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“I am not Trayvon Martin”: Whiteness and privilege (participation)

April 4, 2012

From → Participation

  1. Kyla Chappell permalink

    This video is so powerful, I love it. At first, I was confused as to what point she was trying to make, but soon into the video I was able to recognize what she was trying to get across. Her thoughts are so true, people in our society feel so much more comfortable relating themselves to the victims in our world rather than the suspects, like Zimmerman. We need to enforce change in or society, so our upcoming generations don’t have these same thought processes discriminating against blacks, or any other minority for that matter. I hope everyone takes time to watch this video because I think for every one of us it will be an eye opener.

  2. Gary Barquet permalink

    I disagree with a lot of things she is saying, i very slightly can understand where she is coming from, but at the end of the day the message i am getting is don’t support or show justice for something your not. Just because you were raised a certain way isn’t necessarily an excuse for your actions. Maybe you were taught to fear black people growing up then had an experience that taught you there isn’t a real reason to fear a particular race. I agree when she says raise your children to not go with social norms when it comes to race and gender. But yea i was confused when she says, “Do not, i repeat, do not claim to be them.” At the end of the day no matter who claims to be them the intentions are the same, while white people may not be as credible by claiming to be Trayvon Martin they are still fighting for justice and the cause and i will always support that.

    • Gary: I don’t think she is saying that — she is saying we all need to recognize our privileges and the ways we are treated differently within society and that you don’t have to be the same to fight for injustice. She is saying that the efforts to see oneself as “the other” in an effort to fight injustice limits these efforts

  3. Desirae Meza permalink

    Like Kyla, at the beginning of this video I was confused as to what message she was trying to deliver. I believe as well as that a majority of our society is accustomed to viewing others differently. We play the role in society as the victim, when really it is our “norm” to believe that people of color are “dangerous”. Due to the way people look at different races we assume that all people other than the color “white” are suspicious. As a society we need to look past that. Just because ones race is different than the “norm” it does not entitle us to discriminate nor make inferences about others. I feel that we need to put ourselves in other peoples shoes and protest against what is right and not what we think others may think is right.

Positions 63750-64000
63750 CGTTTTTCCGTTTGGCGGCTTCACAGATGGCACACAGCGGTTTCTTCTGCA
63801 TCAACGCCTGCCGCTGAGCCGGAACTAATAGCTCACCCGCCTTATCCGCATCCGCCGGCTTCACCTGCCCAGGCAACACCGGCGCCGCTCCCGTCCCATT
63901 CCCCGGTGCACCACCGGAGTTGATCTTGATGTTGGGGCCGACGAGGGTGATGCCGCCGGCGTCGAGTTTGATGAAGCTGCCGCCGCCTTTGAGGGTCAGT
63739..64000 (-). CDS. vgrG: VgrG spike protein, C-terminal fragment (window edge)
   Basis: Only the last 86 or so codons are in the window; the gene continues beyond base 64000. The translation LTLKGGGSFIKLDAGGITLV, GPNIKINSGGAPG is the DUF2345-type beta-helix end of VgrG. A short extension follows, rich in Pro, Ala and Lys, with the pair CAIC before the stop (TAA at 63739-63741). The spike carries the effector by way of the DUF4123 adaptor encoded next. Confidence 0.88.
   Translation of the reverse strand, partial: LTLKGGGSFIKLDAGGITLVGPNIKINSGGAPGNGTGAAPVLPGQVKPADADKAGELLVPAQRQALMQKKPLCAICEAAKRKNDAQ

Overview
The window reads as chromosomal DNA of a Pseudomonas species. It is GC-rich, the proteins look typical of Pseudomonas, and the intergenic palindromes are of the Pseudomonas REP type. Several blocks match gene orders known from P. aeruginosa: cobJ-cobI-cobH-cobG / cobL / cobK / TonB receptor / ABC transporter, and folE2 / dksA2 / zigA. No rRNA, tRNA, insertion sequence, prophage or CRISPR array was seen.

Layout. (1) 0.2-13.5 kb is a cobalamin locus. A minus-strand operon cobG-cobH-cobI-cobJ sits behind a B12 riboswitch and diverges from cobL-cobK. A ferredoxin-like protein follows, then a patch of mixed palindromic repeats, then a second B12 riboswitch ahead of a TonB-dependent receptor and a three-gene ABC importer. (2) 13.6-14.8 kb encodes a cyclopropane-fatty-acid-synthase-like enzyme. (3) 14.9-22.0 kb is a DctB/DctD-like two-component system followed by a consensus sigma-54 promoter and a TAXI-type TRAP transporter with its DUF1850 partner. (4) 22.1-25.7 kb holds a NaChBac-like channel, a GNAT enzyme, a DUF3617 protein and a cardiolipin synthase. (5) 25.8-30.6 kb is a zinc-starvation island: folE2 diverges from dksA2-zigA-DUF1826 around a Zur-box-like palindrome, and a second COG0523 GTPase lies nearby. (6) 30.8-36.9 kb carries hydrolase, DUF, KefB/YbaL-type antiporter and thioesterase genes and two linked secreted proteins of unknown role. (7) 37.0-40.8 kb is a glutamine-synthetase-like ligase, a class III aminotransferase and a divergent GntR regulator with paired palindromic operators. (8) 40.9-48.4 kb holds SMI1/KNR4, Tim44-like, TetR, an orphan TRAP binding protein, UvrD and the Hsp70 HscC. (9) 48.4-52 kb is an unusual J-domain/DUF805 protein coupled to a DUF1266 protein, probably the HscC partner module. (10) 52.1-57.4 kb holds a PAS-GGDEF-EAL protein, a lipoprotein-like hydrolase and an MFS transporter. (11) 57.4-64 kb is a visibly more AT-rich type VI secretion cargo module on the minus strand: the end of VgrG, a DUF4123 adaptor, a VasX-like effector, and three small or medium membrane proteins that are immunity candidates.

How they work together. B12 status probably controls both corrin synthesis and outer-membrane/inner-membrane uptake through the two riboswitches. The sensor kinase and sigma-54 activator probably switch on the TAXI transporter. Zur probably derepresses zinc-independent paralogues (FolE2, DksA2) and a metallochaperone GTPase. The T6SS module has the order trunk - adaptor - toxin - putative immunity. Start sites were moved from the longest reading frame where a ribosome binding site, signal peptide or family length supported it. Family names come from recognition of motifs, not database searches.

4. Alexandra Wilson permalink

    I never thought about it the way the girl in the video did, about people in the American society identifying themselves with the victim rather than the suspect. It’s very true though, people always want to be right and make a good impression and having a positive image of themselves. Therefore by wearing shirts saying “I am Trayvon Martin” or when the Kony video was released and everyone seemed with tweet it or post in on Facebook. That alone made society feel like a social activist and they have done their job to give back these communities. I also liked her point of what society and stereotypes have taught us. Growing up in a white upper-class society I was taught the same messages she was. To fear those of lower incomes and color. Which now I know is completely ridiculous, therefore I believe it’s my generations job to make the change. To be a community as one without so much discrimination and cliques. Your color shouldn’t make you better than anyone else, like society portrays it does now.

  5. Anna Chrisman 11143058 permalink

    This is a very refreshing video and I think it is important for people to think about this with an open mind. I was reading the comments on youtube which proved to be unsatisfying (as they are with most videos). I think that most privileged white people would admit that they have been taught racism through society and that even though it is not intentional, it is deeply ingrained in our society. The problem, is that most people are not willing to break the stigma, as she said. Anyone is willing to follow a story like this and feel strongly about it, but when it comes down to it they would still ask a white person for help over a black person due to social stereotypes. The way that we raise our children can change this, but it is such a huge problem.

  6. Megan Grichel permalink

    At first I had difficulty understanding the point she was trying to make. But after watching the whole video I also think it is refreshing to see her perspective on the issue. The “I am Trayvon” shirts, in theory are a good idea. They show support for his family, but if you are able to walk around and display this shirt, you are not in the same situation.

  7. Victoria Kolytiris permalink

    This is such an interesting perspective that she has on the Trayvon Martin case. It is better to identify with the victim rather than just pretending. I see the point on where she is coming from as well because I grew up in an upper white middle class neighborhood and if it werent for my parents and thier excellent skills i would feel like most others but because they taught me outside of the box i do understand where the problem is. This is so refreshing to read.

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